Before we dive to deep into what BIG is, let’s discuss what BIG isn’t.
BIG is not about your ego, your position at your company, your title or even about acquiring large sums of money. Often times we measure our self worth based on how hard we work, the results we achieve in our tasks, how much money we amass, even the car we drive or the house we live in. Other times, we attribute our self worth to how others perceive us or who is proud of us. We put too much emphasis on what others think about us yet we forget that true self-worth does not encompass any of this. The old saying, “some of the richest people are the poorest,” is as true as ever.
So if being BIG is none of the above, than what is BIG?
Simply put, being BIG means feeling right. It means being able to tackle each obstacle with confidence, poise and spunk. Being BIG is all about the ol’ pep in the step, tackling each day with an optimistic lens instead of dragging your knuckles from one point to the next. In order to be BIG, you must look into your heart and soul and strive to achieve a healthy ego.
While we encourage you not to put all your eggs in one basket, having a good ego does play a huge role in how we view ourselves. After all, having a positive ego has propelled Allan and I in our coaching career.
We must defuse the old myth that all ego is bad, this is simply not true. I struggled with this idea early in my career, but after doing some self-reflection I learned that there is such a thing as healthy ego. We shouldn’t hold back because we think our goals may be viewed as selfish, such as acquiring wealth. A healthy ego is just the opposite, it’s having confidence in the goals we set even if others may not agree with it.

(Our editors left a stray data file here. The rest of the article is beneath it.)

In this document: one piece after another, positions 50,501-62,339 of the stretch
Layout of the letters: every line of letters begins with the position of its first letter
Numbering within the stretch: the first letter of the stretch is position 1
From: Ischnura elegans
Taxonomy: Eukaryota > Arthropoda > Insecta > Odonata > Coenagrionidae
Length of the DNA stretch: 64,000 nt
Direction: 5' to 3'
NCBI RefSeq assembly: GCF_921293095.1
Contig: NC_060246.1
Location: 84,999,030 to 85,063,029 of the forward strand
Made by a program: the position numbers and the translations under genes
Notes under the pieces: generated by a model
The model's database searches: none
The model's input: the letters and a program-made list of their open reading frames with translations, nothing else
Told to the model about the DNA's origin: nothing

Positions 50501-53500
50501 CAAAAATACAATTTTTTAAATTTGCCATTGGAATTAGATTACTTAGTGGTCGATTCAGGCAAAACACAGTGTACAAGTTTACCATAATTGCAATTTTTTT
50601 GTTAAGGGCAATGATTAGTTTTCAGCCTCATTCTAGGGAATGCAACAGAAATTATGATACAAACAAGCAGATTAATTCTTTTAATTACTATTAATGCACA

I once worked with an individual named Carly, a leader in a large retail organization, who had the reputation for leading with fear and intimidation. Carly’s style led to many unsatisfied employees, many who actually ended up leaving under her. After a new division leader was brought in with a radically different approach to leadership, Carly realized she had to change. She had become too focused on achieving results at any means necessary, leading to negative long-term implications. Through coaching, Carly was able to realize her brashness and unhealthy ego. Instead of barking orders, she decided to step back and listen to what others had to say. The positive feedback from her employees was almost instantaneous, they immediately noticed the change in her personality and reacted accordingly. The overall morale of the team increased, which led to greater results and less micromanaging.
Remember, just because you’re a leader does not mean you are exempt from listening to others. In fact, it’s just the opposite. A successful leader listens first and then provides critical feedback if necessary.
Can you recall times you felt BIG?